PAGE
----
Take your pick: punches or punch lines. Two entirely different attractions grace the Boardwalk on Saturday, April 13.

Boxing brings serious business with the Claressa Shields-Christina Hammer middleweight unification bout to Jim Whelan Boardwalk Hall. Two undefeated fighters vie to become one of the sport’s rare undisputed champions. On the lighter side, former golfer David Feherty brings his “Off Tour” show to Ocean Resort Casino.

Come out fighting

Shields, a native of Flint, Mich., holds three of the middleweight division crowns. Hammer, based in Germany, owns the fourth. The winner will walk out with four titles, joining Cecelia Braekhus as the only undisputed women’s champion in the four-title-belt era.

The bout gains added pedigree as the main event on the Showtime television network. It has also been aided by all-access programming across various platforms.

“This is the biggest women’s fight because people are aware of who we both are,” says Shields, the first American boxer in history, male or female, to win consecutive Olympic Gold medals (2012 and 2016). “I am well-known, she has been a reigning champion for several years and we are both going to raise the bar for women’s boxing. We will show that women can talk smack and fight their butts off. We come to the press conferences, we dress nicely and then we fight like champions.”

Shields has been one since her fourth fight, in which she defeated Nikki Adler to become the unified super-middleweight champion. She later took the unlikely route of going down in weight to capture a middleweight crown. Shields has long exuded a calm confidence and has now risen to the public demands of selling a fight. She has called herself the GWOAT (Greatest Woman of All Time) and says Hammer’s resume is less impressive.

“I don’t take life too seriously,” she says when asked what the public does not know about her. “People think I am cocky, that I’m not too humble, but they don’t know how hard I work. Somebody who works hard will never be a person to doubt themselves. If I go into a gym and put my body through a lot of pain and when I dedicate my life to the sport, what am I supposed to say, ‘I’m gonna lose?’ There will be somebody crying after this fight and I promise you it won’t be me.”

Hammer, 24-0 with 11 knockouts, has dominated the 160-pound division since beating Teresa Perozzi in October 2010 to win the WBO belt. Most of her fights have been in Germany, where Hammer is a megastar.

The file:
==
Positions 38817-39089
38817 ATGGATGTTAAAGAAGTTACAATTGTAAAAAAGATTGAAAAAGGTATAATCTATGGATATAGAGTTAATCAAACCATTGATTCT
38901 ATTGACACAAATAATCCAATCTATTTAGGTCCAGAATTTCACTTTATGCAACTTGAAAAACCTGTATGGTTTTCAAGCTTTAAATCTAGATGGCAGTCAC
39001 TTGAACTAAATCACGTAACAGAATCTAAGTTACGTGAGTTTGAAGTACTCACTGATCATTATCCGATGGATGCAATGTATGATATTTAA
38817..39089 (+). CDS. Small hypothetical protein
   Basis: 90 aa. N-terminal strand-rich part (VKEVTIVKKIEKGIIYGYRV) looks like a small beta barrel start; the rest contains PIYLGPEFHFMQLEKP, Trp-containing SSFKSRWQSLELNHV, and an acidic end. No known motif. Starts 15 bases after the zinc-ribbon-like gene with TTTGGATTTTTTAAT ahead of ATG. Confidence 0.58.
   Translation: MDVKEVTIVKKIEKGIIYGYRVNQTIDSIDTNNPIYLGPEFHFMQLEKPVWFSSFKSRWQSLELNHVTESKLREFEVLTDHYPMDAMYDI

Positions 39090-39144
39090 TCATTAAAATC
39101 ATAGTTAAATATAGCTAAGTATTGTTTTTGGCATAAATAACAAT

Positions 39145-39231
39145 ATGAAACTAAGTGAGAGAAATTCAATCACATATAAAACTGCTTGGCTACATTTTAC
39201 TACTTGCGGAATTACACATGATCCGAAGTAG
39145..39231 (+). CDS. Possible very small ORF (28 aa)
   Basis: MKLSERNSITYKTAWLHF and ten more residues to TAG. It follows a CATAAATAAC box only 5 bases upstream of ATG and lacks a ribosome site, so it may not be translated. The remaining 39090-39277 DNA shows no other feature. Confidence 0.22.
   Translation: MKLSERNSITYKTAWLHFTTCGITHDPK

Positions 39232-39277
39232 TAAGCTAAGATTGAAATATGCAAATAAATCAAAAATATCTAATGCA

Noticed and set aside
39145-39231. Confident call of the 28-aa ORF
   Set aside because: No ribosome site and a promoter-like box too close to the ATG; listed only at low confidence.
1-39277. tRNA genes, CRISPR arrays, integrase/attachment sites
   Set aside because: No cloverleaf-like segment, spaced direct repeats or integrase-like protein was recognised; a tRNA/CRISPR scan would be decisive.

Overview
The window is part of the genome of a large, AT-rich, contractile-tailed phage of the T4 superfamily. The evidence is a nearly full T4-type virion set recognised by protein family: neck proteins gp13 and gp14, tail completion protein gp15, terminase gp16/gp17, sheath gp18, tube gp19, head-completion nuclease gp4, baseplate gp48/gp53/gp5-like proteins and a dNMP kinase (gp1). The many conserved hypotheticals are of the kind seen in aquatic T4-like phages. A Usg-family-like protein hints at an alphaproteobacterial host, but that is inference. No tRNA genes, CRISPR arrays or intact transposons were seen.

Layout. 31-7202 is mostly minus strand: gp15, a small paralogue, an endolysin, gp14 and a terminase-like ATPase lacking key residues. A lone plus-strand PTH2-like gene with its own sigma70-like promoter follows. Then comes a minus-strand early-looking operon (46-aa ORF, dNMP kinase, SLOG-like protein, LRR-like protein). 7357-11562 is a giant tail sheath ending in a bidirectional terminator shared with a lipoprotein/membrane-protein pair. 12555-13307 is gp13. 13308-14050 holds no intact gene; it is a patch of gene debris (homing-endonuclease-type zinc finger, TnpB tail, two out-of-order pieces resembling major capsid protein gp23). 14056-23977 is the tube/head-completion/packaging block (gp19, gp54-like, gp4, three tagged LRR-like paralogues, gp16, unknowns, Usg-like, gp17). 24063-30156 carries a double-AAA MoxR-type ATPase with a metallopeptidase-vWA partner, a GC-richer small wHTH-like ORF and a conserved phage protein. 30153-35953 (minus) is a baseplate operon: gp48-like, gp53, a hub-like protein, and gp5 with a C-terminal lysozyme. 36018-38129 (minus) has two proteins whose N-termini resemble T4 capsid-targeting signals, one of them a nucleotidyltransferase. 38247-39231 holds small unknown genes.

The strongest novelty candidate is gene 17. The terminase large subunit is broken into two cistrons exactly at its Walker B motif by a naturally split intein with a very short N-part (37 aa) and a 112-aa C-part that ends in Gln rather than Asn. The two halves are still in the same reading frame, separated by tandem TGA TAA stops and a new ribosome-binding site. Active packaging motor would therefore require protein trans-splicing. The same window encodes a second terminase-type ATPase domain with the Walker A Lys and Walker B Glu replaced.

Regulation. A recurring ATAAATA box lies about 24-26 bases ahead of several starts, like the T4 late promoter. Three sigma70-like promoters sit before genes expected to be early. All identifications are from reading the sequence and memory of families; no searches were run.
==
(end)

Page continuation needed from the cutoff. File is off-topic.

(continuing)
Now, she heads here.

“Women’s boxing is very big in Germany and it is attracting more attention now because of the television coverage,” she says. “For me, it’s important to now show that here is this female warrior, this undisputed champion. This is going to be big for our sport.”

The 19th hole

Golf prides itself on the “19th hole,” usually a bar, as a gathering spot for larger-than-life storytelling, anecdotes and humor. Who better to combine these elements than a witty former PGA star? David Feherty’s two-hour, one-man performance spans a journey witnessing the game from several vantage points: a top-notch amateur representing Ireland for international competitions, a former PGA player, a Golf Channel broadcaster and now, a stage performer.

Following his retirement from the tours, Feherty became an on-course reporter and golf analyst earning his own show in the Golf Channel in 2011. Over the course of five seasons, he interviewed well-known personalities including former President Bill Clinton, President Donald Trump, lawyer and former New York City Mayor Rudy Giuliani, five-time NBA MVP Bill Russell, comedic genius Larry David, and actors Samuel L. Jackson and Don Cheadle. He was nominated for an Emmy Award in 2014 for “Outstanding Sports Personality, Studio Host.”

Feherty’s prime audience is “people who are between the ages of 40 and 110,” he laughs. “People love stories about the older players, the caddies and how difficult the game is to play. The game is going to humiliate you, so if you can’t be humorous when you are on the golf course, it’s not good for you to be out there.”

One couldn’t find a more contrasting pace to boxing than the golf world. Feherty’s anecdotes require the ability to be aware of the absurdity of situations.

“I’m always reminded of the pointlessness of the game,” he laughs. “I remember going to play an exhibition in Turkey and going through Customs. The guy looks at my clubs and says ‘what are those?’ I tell him they are golf clubs, but can see he doesn’t have a clue. I have to take a club out and say ‘here is a ball, you hit it off a tee, you go find it, hopefully in short grass and then you hit it into another area of short grass and then you put the ball in a cup.’ I took out the putter to show him how you finish off the hole. He just looked at me and said ‘why?’ I still haven’t been able to answer that question. And that was 35 years ago!”

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